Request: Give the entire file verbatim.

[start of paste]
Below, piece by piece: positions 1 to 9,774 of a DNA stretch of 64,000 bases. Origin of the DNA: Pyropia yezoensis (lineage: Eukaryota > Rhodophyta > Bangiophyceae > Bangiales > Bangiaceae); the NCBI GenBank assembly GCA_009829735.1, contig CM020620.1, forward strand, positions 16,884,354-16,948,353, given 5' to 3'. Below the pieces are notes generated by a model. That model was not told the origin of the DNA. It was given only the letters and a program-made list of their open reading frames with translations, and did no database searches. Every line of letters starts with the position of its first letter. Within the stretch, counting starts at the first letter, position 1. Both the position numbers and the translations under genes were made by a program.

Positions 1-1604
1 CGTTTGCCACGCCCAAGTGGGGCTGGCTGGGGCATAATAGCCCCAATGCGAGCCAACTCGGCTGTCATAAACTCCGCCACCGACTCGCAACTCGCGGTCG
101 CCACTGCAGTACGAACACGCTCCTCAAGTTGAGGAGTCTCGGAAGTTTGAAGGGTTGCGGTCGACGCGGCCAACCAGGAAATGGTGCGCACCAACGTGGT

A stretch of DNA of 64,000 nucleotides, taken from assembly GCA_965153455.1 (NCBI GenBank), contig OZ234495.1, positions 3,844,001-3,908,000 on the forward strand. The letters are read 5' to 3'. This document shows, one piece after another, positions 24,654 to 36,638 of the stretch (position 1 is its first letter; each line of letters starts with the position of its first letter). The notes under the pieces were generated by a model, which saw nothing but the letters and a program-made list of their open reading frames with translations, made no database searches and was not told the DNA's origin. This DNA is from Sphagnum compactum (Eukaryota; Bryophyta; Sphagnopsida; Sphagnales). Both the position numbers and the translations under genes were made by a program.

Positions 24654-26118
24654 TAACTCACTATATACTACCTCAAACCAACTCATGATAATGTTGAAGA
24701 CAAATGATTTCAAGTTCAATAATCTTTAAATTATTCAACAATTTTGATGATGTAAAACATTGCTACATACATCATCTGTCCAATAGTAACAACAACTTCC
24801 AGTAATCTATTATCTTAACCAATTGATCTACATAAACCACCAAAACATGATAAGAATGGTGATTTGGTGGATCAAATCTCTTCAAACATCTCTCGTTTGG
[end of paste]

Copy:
Below, piece by piece: positions 1 to 9,774 of a DNA stretch of 64,000 bases. Origin of the DNA: Pyropia yezoensis (lineage: Eukaryota > Rhodophyta > Bangiophyceae > Bangiales > Bangiaceae); the NCBI GenBank assembly GCA_009829735.1, contig CM020620.1, forward strand, positions 16,884,354-16,948,353, given 5' to 3'. Below the pieces are notes generated by a model. That model was not told the origin of the DNA. It was given only the letters and a program-made list of their open reading frames with translations, and did no database searches. Every line of letters starts with the position of its first letter. Within the stretch, counting starts at the first letter, position 1. Both the position numbers and the translations under genes were made by a program.

Positions 1-1604
1 CGTTTGCCACGCCCAAGTGGGGCTGGCTGGGGCATAATAGCCCCAATGCGAGCCAACTCGGCTGTCATAAACTCCGCCACCGACTCGCAACTCGCGGTCG
101 CCACTGCAGTACGAACACGCTCCTCAAGTTGAGGAGTCTCGGAAGTTTGAAGGGTTGCGGTCGACGCGGCCAACCAGGAAATGGTGCGCACCAACGTGGT

A stretch of DNA of 64,000 nucleotides, taken from assembly GCA_965153455.1 (NCBI GenBank), contig OZ234495.1, positions 3,844,001-3,908,000 on the forward strand. The letters are read 5' to 3'. This document shows, one piece after another, positions 24,654 to 36,638 of the stretch (position 1 is its first letter; each line of letters starts with the position of its first letter). The notes under the pieces were generated by a model, which saw nothing but the letters and a program-made list of their open reading frames with translations, made no database searches and was not told the DNA's origin. This DNA is from Sphagnum compactum (Eukaryota; Bryophyta; Sphagnopsida; Sphagnales). Both the position numbers and the translations under genes were made by a program.

Positions 24654-26118
24654 TAACTCACTATATACTACCTCAAACCAACTCATGATAATGTTGAAGA
24701 CAAATGATTTCAAGTTCAATAATCTTTAAATTATTCAACAATTTTGATGATGTAAAACATTGCTACATACATCATCTGTCCAATAGTAACAACAACTTCC
24801 AGTAATCTATTATCTTAACCAATTGATCTACATAAACCACCAAAACATGATAAGAATGGTGATTTGGTGGATCAAATCTCTTCAAACATCTCTCGTTTGG